Are you thinking of getting a new dog? Are you considering adopting a rescue dog or choosing a new puppy?
Are you thinking of getting a new dog? Adopting a rescue dog or choosing a new puppy. What are the issues?
Rescue dogs may have unknown history, or just a history that lacks detail and that can put people off.
Some people are attracted to the idea that you can adopt an older dog and miss out on teething and toilet training and crate training. If you are adopting an older dog, they may also be calmer and may even be partly trained. If you choose an older dog, your dog may also have more of a stable, proven, temperament.
On the downside you may worry that you don’t know about their experiences during critical socialisation and imprinting stages. You may worry that you have missed out on some bonding time and that there may be more work to do than you expected. However, there are younger dogs and puppies available for rescue too.
You will know that you are giving a dog a home who otherwise wouldn’t have one.
Choosing a new puppy
Puppies are most often brought into the world for profit so there is always a risk that you may inadvertently support puppy farming. Even if you are careful and use a really ethical breeder you are still supporting intentionally bring more dogs into the world while rescue centres are full. Even if you give your puppy the best home, its unlikely that all of the litter from which you selected your puppy will get such a good home, and in reality the chances may be slim.
If you are choosing a puppy though, you do need to choose an ethical breeder, for the best chances of a balanced well socialised puppy. You may be excited about the blank canvass that you are getting from your breeder, and perhaps just a little distracted by the undeniable cuteness of it all. Remember that you may very quickly get a full-sized adolescent dog on your hands.
If you are choosing a new puppy you can select the specific breed you want with the traits, exercise requirements, shedding and temperament traits you are looking for. You may want a dog which is hypoallergenic or good for agility or needs very little exercise. The reality is though that even if you are careful with choosing the puppy you want, the genetics of each puppy can vary significantly across one litter so there are no guarantees that you won’t need to put in more work with behaviour and training than you are expecting. First time puppy owners often under-estimate the costs and time needed to care for a dog so if this is your first time do your research and even offer to look after a friends dog for the weekend.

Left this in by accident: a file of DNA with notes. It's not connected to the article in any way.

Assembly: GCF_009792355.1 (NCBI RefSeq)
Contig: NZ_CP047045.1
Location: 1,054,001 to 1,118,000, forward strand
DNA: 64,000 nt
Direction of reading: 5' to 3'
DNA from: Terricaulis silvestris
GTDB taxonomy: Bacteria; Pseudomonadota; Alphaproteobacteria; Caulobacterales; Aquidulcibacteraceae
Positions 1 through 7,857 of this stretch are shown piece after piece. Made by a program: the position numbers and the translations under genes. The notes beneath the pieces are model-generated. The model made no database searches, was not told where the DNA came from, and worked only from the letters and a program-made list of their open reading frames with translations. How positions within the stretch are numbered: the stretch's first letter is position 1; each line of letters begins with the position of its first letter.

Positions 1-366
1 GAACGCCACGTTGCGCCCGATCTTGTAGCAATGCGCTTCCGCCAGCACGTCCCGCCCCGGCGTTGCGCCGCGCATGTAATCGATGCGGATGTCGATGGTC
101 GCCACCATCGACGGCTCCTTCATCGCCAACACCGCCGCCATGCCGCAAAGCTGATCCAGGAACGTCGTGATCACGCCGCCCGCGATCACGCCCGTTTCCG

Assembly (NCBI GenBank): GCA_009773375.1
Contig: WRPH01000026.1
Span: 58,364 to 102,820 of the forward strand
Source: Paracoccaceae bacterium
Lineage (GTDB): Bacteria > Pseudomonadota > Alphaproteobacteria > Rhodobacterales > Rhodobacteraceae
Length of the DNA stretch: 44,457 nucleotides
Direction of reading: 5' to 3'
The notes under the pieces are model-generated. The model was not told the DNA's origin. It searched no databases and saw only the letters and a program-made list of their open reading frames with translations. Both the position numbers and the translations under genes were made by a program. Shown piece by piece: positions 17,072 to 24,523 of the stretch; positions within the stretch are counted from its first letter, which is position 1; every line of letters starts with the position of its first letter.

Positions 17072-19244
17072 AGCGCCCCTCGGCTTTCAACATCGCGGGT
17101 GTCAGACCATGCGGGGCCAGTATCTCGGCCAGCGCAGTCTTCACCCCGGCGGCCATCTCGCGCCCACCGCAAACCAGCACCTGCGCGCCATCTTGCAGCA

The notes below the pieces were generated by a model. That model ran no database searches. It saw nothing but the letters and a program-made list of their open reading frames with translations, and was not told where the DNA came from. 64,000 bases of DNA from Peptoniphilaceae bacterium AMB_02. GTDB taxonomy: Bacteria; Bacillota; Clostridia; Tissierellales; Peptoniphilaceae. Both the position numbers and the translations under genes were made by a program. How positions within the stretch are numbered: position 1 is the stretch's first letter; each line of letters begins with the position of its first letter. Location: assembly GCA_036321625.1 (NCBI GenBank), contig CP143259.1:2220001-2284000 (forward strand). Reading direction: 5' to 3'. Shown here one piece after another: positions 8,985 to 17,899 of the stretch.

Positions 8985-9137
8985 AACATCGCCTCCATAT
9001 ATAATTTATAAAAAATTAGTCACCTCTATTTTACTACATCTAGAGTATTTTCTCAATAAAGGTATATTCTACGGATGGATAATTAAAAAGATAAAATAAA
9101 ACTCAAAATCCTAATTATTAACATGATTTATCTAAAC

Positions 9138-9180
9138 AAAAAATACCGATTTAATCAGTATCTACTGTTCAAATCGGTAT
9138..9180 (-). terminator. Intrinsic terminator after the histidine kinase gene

What are the real issues?
Whether a rescue dog or a new puppy, one thing is for certain, investing in some training is one of the best ways of ensuring that you and your dog have a long and happy relationship. Missing out on training significantly increases the risk that your puppy or rescue dog will be surrendered in the future.
Whether rescue dog or a new puppy, they will need walking come rain and shine, there will be vets fees, training costs, vaccinations, boarding when you are on holiday and walking when you are at work. The best chances of us keeping rescue centres empty is to understand the commitment when we take on a dog.
Can you tell which of these lovely has been rehomed and which has been owned from a puppy?
[all from rescue or rehoming}